In a Respect Life Month message, Cardinal Timothy Dolan wrote, “At such a time as this, we become even more aware of the need for messengers of God’s love and instruments of His healing. We realize again, with renewed urgency, our personal call to help others encounter God’s transforming, life-giving love and to defend the sanctity of every person’s life, at every stage and in every circumstance.”
This year’s Respect Life theme is “Every Life: Cherished, Chosen, Sent,” highlighting our call to build a culture of life as missionary disciples. Drawing upon the story of Our Lady of Guadalupe and St. Juan Diego, this theme is briefly unpacked in a short reflection.
There is an abundance of materials and resources available including homily helps, intercessions, flyers, images and much more.
Raising Awareness of Hospice and Palliative Care
All too often, it is only when facing serious and life-threatening illness that people discuss their wishes. But, it’s at this time that a dizzying array of health care choices materialize, concerns over health predominate every waking moment and worry about family and other concerns can become overwhelming.
Better. Talk about your wishes ahead of time. Learn about the options and let your loved ones know your needs.
That’s exactly what World Hospice and Palliate Care Day, October 13, 2018, is all about - raising awareness and understanding of the needs – medical, social, practical, spiritual – of people and their families living with a life-limiting illness.
“Palliative care is an expression of the truly human attitude of taking care of one another, especially of those who suffer,” said Pope Francis to a gathering of health care professionals. “It is a testimony that the human person is always precious, even if marked by illness and old age. Indeed, the person, under any circumstances, is an asset to him/herself and to others and is loved by God.”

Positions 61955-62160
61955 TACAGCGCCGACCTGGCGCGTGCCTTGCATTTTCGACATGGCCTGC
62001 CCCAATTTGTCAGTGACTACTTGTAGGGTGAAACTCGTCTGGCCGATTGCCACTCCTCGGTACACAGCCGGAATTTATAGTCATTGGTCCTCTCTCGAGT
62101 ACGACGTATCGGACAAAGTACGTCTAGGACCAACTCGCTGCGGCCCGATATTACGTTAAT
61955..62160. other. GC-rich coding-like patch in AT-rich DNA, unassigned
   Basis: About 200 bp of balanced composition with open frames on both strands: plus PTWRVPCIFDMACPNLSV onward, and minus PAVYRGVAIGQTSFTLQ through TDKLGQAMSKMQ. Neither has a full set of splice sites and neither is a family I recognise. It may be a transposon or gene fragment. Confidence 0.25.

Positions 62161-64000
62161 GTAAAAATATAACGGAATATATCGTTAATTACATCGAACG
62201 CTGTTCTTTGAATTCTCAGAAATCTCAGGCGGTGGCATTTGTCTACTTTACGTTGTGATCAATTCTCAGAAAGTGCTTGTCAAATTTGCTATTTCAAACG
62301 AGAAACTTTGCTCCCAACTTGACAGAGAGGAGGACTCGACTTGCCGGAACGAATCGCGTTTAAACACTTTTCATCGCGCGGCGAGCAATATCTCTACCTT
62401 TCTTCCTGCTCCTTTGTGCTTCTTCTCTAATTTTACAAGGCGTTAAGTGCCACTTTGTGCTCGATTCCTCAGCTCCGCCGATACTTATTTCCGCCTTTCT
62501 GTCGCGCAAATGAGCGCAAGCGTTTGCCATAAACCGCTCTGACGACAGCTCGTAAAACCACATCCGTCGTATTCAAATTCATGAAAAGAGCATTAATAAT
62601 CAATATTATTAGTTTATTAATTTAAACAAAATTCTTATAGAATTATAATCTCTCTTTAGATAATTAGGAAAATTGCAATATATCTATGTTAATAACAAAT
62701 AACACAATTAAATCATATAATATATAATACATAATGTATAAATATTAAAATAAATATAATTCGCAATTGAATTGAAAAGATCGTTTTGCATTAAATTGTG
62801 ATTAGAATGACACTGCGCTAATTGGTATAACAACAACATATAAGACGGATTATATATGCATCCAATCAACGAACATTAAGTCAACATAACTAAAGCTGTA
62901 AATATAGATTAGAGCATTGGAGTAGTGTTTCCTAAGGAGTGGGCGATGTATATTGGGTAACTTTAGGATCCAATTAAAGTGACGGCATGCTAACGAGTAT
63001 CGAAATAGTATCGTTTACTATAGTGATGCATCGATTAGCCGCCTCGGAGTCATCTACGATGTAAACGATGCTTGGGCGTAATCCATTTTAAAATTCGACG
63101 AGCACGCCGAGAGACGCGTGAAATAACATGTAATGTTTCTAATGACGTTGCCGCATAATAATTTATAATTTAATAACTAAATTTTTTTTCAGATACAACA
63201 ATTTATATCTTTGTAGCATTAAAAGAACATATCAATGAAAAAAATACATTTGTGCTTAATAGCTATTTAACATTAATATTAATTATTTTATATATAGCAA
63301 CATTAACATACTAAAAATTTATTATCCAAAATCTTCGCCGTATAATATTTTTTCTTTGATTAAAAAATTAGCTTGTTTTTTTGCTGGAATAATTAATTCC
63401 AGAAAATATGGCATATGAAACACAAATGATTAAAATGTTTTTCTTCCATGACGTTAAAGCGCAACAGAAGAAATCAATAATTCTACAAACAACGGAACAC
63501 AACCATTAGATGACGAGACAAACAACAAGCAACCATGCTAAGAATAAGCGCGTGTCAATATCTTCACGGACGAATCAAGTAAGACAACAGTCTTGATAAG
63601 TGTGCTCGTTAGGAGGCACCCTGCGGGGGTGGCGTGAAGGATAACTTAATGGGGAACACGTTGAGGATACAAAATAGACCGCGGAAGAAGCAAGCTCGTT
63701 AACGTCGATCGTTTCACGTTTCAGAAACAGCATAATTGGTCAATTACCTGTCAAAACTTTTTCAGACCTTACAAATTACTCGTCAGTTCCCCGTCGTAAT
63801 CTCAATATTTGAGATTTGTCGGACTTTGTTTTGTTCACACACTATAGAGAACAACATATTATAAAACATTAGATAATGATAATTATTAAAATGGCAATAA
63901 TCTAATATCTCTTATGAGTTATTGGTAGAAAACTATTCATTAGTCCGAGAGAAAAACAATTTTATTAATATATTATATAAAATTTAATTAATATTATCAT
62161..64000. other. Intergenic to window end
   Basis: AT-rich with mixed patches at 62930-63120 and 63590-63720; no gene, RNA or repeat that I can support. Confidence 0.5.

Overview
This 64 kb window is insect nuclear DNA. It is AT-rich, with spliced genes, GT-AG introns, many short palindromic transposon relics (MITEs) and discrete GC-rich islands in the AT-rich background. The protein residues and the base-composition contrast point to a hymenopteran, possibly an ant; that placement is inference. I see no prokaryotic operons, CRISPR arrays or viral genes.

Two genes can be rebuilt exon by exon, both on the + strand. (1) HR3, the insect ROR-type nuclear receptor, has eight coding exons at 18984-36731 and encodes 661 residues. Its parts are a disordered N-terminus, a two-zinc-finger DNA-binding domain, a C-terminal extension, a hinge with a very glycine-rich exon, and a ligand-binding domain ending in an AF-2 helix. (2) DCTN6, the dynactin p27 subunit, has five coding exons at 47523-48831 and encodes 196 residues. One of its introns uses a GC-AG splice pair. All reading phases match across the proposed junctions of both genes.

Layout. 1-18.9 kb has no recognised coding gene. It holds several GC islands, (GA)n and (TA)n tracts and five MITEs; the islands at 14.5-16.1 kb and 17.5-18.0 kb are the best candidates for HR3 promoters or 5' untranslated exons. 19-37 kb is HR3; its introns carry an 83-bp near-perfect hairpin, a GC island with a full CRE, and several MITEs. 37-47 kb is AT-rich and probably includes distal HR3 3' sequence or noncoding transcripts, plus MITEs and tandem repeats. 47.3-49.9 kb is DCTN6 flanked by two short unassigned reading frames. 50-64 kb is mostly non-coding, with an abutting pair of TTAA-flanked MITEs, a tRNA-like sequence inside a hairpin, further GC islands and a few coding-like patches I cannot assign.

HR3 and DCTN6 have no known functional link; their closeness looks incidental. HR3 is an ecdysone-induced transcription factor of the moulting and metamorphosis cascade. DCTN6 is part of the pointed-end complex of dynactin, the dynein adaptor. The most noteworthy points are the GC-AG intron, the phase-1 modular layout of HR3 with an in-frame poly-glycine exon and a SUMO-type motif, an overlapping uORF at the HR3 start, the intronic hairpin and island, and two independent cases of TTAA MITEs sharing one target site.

Spotlight on Human Trafficking Bills
It is the unfortunate truth that California is home to a large human trafficking enterprise. With this deplorable practice taking place throughout the state, the CCC is pleased that several bills were signed by Governor Brown that target trafficking.
Two measures supported by the CCC that were signed into law will unite entire school communities with a common awareness of how to identify indicators that children are being groomed for such enslavement and how to prevent it.
AB 1861 (Rodriquez, D-Pomona) and SB 1104 (Roth, D-Riverside) will provide students and parents together with vital information, training and education on ways to combat this horror of labor and sexual exploitation.
SB 970 (Atkins, D-San Diego) was also signed by the Governor. This bill will amend the California Federal Employment and Housing Act (FEHA) to require that specified employers provide at least 20 minutes of training and education to their employees to help recognize human trafficking.
The CCC is hopeful that the next legislative session will bring even more awareness and action to help stop this practice in our state.
October 5, 2018
Vol. 11, No. 30